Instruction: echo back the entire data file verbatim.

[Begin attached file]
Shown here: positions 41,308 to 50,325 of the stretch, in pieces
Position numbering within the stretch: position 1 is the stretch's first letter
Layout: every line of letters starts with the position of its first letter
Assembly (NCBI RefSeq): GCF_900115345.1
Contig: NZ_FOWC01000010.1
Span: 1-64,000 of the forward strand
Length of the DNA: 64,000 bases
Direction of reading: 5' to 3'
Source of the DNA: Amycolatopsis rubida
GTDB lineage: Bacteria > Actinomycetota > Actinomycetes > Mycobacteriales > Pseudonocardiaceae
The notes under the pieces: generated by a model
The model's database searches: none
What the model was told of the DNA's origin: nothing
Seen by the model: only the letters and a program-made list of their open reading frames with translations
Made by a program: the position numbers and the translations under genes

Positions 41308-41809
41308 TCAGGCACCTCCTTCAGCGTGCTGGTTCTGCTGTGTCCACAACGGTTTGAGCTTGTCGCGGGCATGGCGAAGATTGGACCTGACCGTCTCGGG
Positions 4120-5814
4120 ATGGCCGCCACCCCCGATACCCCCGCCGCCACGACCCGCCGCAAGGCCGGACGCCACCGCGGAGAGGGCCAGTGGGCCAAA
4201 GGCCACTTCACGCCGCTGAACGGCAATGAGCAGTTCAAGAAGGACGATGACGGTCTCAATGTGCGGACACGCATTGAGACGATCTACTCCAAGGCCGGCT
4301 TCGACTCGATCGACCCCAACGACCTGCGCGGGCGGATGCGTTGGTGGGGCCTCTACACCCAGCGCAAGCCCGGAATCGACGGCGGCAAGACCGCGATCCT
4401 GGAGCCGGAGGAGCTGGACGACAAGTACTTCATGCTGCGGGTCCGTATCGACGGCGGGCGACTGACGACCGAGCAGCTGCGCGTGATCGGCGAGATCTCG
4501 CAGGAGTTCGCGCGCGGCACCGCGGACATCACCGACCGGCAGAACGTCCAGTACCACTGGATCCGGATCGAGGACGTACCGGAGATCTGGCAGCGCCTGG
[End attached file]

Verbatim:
Shown here: positions 41,308 to 50,325 of the stretch, in pieces
Position numbering within the stretch: position 1 is the stretch's first letter
Layout: every line of letters starts with the position of its first letter
Assembly (NCBI RefSeq): GCF_900115345.1
Contig: NZ_FOWC01000010.1
Span: 1-64,000 of the forward strand
Length of the DNA: 64,000 bases
Direction of reading: 5' to 3'
Source of the DNA: Amycolatopsis rubida
GTDB lineage: Bacteria > Actinomycetota > Actinomycetes > Mycobacteriales > Pseudonocardiaceae
The notes under the pieces: generated by a model
The model's database searches: none
What the model was told of the DNA's origin: nothing
Seen by the model: only the letters and a program-made list of their open reading frames with translations
Made by a program: the position numbers and the translations under genes

Positions 41308-41809
41308 TCAGGCACCTCCTTCAGCGTGCTGGTTCTGCTGTGTCCACAACGGTTTGAGCTTGTCGCGGGCATGGCGAAGATTGGACCTGACCGTCTCGGG
Positions 4120-5814
4120 ATGGCCGCCACCCCCGATACCCCCGCCGCCACGACCCGCCGCAAGGCCGGACGCCACCGCGGAGAGGGCCAGTGGGCCAAA
4201 GGCCACTTCACGCCGCTGAACGGCAATGAGCAGTTCAAGAAGGACGATGACGGTCTCAATGTGCGGACACGCATTGAGACGATCTACTCCAAGGCCGGCT
4301 TCGACTCGATCGACCCCAACGACCTGCGCGGGCGGATGCGTTGGTGGGGCCTCTACACCCAGCGCAAGCCCGGAATCGACGGCGGCAAGACCGCGATCCT
4401 GGAGCCGGAGGAGCTGGACGACAAGTACTTCATGCTGCGGGTCCGTATCGACGGCGGGCGACTGACGACCGAGCAGCTGCGCGTGATCGGCGAGATCTCG
4501 CAGGAGTTCGCGCGCGGCACCGCGGACATCACCGACCGGCAGAACGTCCAGTACCACTGGATCCGGATCGAGGACGTACCGGAGATCTGGCAGCGCCTGG